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Elinor Block is the Associate Editor of Who Wears England with over 9 years of media experience. He currently lives in London, England.
Different 70s Hairstyles
Sky Kim is a hairstylist with over a decade of experience. He currently works for Serge Normatt at John Frieda in New York.
Get The Look: ’70s Hairstyles
We blame Gucci for reviving ’70s hairstyles. Since Alessandro Michele took control of the Italian fashion house’s design in 2015, we’ve seen more and more ’70s styles on the runway, with ’70s hair, curls and hippy looks, with more celebrities rocking winged, loose stems. Take Billie Eilish’s shaggy blonde or Miley Cyrus’ rocker mullet: We’re welcoming this fun, vibrant decade into our lives with open arms, because it’s one of the most beautiful times for hair.
From Diana Ross’ disco-inspired afro, there are so many chicks to be inspired by. Not only that, but this style is still very relevant today. We believe you can dress just like they do and look great. To prove just how amazing this decade was for hair, we rounded up 20 of our favorite looks.
Browse our top picks for some great 70s hairstyle inspiration to beat the heat on a Saturday night.
According to celebrity colorist Jeremy Tardo, the ultimate “cool guy” of the era, this shag is quintessentially ’70s. “Shaggy has been deconstructed and reinvented in many ways since its inception,” he says. Billie Eilish’s platinum shag broke the internet in 2021, and we’re loving the shiny layers with a veil of shimmer.
Worst Beauty Trends From The 1970s — Worst ’70s
And as a result, everyone wanted this hair during this decade (and the 80s too). In fact, this iconic hairstyle is still loved today. You’ll need a decent barrel brush (we like Drybar’s Double Pint Round Ceramic Brush, $42) to create this look.
Winged open bangs (aka Birkin bangs) are a sparkly, French cut we didn’t know we needed, and we love how they look on Jourdan Dunn. According to celebrity stylist Michael Duenas, today’s version is a bit longer for side or front wear. “Ask your stylist to place the comb at the beginning of the hairline that goes to the back of the head,” she says. “Where the comb comes up is how thick the section of your bangs should be.”
If you thought the Easter mullet would never come, you’re not alone. However, ’70s mullet is polished enough to always feel fresh. Miley Cyrus constantly wows us and leads the way with sensational new looks that always blow up living rooms and Pinterest right after.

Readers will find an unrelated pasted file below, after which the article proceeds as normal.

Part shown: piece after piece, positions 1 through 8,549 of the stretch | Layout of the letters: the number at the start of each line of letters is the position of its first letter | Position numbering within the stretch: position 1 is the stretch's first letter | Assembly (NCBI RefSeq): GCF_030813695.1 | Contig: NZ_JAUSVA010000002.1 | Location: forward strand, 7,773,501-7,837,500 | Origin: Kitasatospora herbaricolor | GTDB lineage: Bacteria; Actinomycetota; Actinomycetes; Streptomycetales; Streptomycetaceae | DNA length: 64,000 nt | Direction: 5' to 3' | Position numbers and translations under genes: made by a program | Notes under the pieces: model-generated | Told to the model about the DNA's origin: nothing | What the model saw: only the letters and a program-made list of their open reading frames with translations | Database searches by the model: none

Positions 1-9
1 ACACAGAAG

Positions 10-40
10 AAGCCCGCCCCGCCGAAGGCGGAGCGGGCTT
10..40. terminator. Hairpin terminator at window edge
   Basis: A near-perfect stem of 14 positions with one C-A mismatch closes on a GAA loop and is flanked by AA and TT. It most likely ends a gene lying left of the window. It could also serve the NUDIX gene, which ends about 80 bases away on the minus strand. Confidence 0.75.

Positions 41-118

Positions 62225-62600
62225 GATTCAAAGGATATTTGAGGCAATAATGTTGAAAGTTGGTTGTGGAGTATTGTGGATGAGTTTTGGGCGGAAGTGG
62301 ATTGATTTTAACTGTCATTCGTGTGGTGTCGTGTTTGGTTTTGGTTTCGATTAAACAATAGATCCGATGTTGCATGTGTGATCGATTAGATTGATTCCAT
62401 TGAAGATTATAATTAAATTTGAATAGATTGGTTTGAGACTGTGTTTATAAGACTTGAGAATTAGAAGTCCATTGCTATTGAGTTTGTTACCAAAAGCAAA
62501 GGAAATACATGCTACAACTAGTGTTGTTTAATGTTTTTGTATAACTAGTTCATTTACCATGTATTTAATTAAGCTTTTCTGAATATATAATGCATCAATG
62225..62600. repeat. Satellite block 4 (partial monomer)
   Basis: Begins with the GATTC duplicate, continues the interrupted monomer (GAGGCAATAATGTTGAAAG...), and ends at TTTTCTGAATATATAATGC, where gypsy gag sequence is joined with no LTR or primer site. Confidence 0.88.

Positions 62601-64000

In the 70s, layers were pretty much all or nothing. On one hand, you have a whole layer of serum and on the other hand, you have hair that is basically the same length. “Modern bobs tend to be blow-dried and ironed with straight or very loose ends,” explains Duenas. “In the ’70s, most of it was cut off. You have more volume and ends with velvet.” Duenas recommends using Aloxxi Volume Serum ($27) on thin hair to add volume and Aloxxi Essential 7 Repair Hair Serum ($37) on thicker hair to add shine to a perfectly polished bob.
We Tried The Tiktok Hair 70s Hair Trend
Quick question: Do you follow Goldie Hawn on Instagram? If not, I suggest you do so immediately. Hawn has been good ever since, and while that’s mostly due to her incredible acting skills, her iconic ’70s hairstyle doesn’t hurt. Celebrity hairstylist Corey Aaron Scott explains how to create the perfect voluminous comb: “Blow dry and straighten hair to create volume.” For that extra flair, you can use a hair roller in half inch sections and don’t forget the flexible hairspray.
While the ’90s had high pigtails, the ’70s were all low-cut, loosely gathered, light, airy and without unnecessary patches, Duenas explained. To restyle it, she recommends starting with a rough blow dryer or blow dryer and then building up the middle part. “Comb all the hair from the crown to the nape of the neck, slightly parting the hair below the waist from the crown to the nape,” she said. “Pull the earlobes down and secure with a rubber band to add volume to the crown.”